When communication breaks down, the primal reaction to confrontation is physical. Children, with their still-developing intellect and interpersonal skills, fight more than adults. They don't know how to express themselves and the primitive preset is to strike out against the person troubling you.
But, simply growing up doesn't suddenly bring with it an immunity to childish behavioral patterns, as Yasmina Reza explores in her Tony- and Olivier Award-winning play God of Carnage, carving a hilarious path of destruction across the stage at Circle Theatre.
Henry and Benjamin, all of 11-years-old, got in a fight. Henry would not let Benjamin join his "gang" and thus Benjamin hit Henry with a stick, knocking out two of his teeth. The boys' parents meet to sort everything out. Michael (Mark Fickert), a wholesaler, and Veronica (Lisa Fairchild), a writer currently working on a book about Darfur, are Henry's parents. Alan (Brad Stephens), a Bluetooth-addicted Lawyer, and Annette (Leah Layman), a wealth manager, are Benjamin's.
Alan and Annette have come to the home of Michael and Veronica to make piece. But, what happens is a devolvement from civilized, mature discourse to the kind of ranting and raving expected of children. Indicative of Reza's style, the plot is deceptively simple. It's one scene, one location, four characters with one primary mission. But, like is so often the case in life, everything else is reflected through the lens of this narrow situation to the point it becomes about much more than who started it.
The contrasts between the two couples are obvious from early on, but the differences between the spouses themselves also bubble just below the surface. And the natural human inclination to avoid culpability helps to spiral the simple discussion into issues of politics, socio-economic standing, gender relations and morality in general. Each character is well-defined and distinctive, and Reza even gives all of them a good turn at one point which keeps the audience guessing as to what, if any, finality the events are building to.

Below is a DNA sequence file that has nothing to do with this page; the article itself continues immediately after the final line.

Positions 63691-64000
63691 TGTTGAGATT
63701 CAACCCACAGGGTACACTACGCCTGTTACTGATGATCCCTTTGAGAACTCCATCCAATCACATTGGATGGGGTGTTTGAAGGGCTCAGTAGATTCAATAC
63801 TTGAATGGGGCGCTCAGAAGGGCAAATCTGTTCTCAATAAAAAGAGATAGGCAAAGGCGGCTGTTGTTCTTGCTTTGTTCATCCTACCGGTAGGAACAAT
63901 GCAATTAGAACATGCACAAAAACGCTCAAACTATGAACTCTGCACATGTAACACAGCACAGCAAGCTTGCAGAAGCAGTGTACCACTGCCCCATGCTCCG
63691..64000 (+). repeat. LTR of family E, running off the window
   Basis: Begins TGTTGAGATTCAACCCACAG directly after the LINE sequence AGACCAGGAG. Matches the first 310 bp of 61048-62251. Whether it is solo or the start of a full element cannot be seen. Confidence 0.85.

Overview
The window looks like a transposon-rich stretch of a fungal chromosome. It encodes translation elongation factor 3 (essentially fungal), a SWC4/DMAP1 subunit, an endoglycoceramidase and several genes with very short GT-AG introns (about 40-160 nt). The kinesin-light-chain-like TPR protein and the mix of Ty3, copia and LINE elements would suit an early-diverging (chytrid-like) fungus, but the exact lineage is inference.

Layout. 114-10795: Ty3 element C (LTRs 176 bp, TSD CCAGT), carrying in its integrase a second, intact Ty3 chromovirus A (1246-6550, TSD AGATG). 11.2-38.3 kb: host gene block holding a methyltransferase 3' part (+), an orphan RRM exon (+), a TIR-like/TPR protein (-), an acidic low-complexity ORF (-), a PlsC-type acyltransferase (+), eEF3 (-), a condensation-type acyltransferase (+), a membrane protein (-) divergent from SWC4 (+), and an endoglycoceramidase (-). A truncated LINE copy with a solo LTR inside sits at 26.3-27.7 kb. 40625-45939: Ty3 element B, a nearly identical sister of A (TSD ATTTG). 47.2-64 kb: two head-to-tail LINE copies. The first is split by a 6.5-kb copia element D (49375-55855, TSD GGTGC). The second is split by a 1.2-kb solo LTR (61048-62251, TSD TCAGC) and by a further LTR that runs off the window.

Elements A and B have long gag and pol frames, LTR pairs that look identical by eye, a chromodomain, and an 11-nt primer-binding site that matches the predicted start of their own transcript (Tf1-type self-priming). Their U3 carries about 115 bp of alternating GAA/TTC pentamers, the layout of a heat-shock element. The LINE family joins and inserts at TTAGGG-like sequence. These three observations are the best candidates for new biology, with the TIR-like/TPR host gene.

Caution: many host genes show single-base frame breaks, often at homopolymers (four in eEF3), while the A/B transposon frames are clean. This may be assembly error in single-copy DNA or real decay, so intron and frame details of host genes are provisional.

The show is demanding of its four actors. The play takes place in a singular, nonstop scene of constantly shifting action. And to that end, this cast acquits themselves impressively.
Best of all is the performance by Fickert. He, arguably, gets the most to play with in terms of character development, but he doesn't waste a moment of it. His turns between the jovial everyman and the meteoric aggressor are deft and funny. His energy is palpable and the emotional center of the piece.
And Fairchild feeds off that energy to create her own fragile manic intensity. Much like Fickert, she goes between extremes several times as the strong, progressive woman and the pouty, emotional little girl. When she reverts to temper tantrums, she creates some of the most humorous moments of the show. And Fairlchild and Fickert together are absolute gold.
Stephens and Layman, as the more uptight couple, don't get to have as much fun with one major exception. Without spoiling the surprise, Layman is called upon to execute a difficult task and nails it. Her immediate shift from snobby confidence to absolute horror is infectious as the audience feels the moment with her.
Which warrants a mention of director Robin Armstrong and properties designer Meredith Hinton. Reza has inserted a difficult stage effect into the show that serves as a grotesque exclamation point to the transformation of the erstwhile mature adults into whiny adolescents, and the execution is flawless. It's a high-value moment in both design and comedy, and it accomplishes both, excruciating as it may be.
Reza has a knack for tapping into the depth of human communication. She's a master of subtext, in other words. She often uses very specific disagreements between people to examine their deeper psychology and motivations. God of Carnage explores the line between public and private, cracking the veneer of the public face everyone puts on for polite society in order to expose the savage still lurking beneath it. And she's able to do it with ample doses of comedy, which make it not just palatable, but enjoyable. For watching this show is guaranteed to elicit resounding waves of laughter; the knowing laughter of an audience that is in on the self-reflexive joke, acknowledging the existing of their own personal God of Carnage.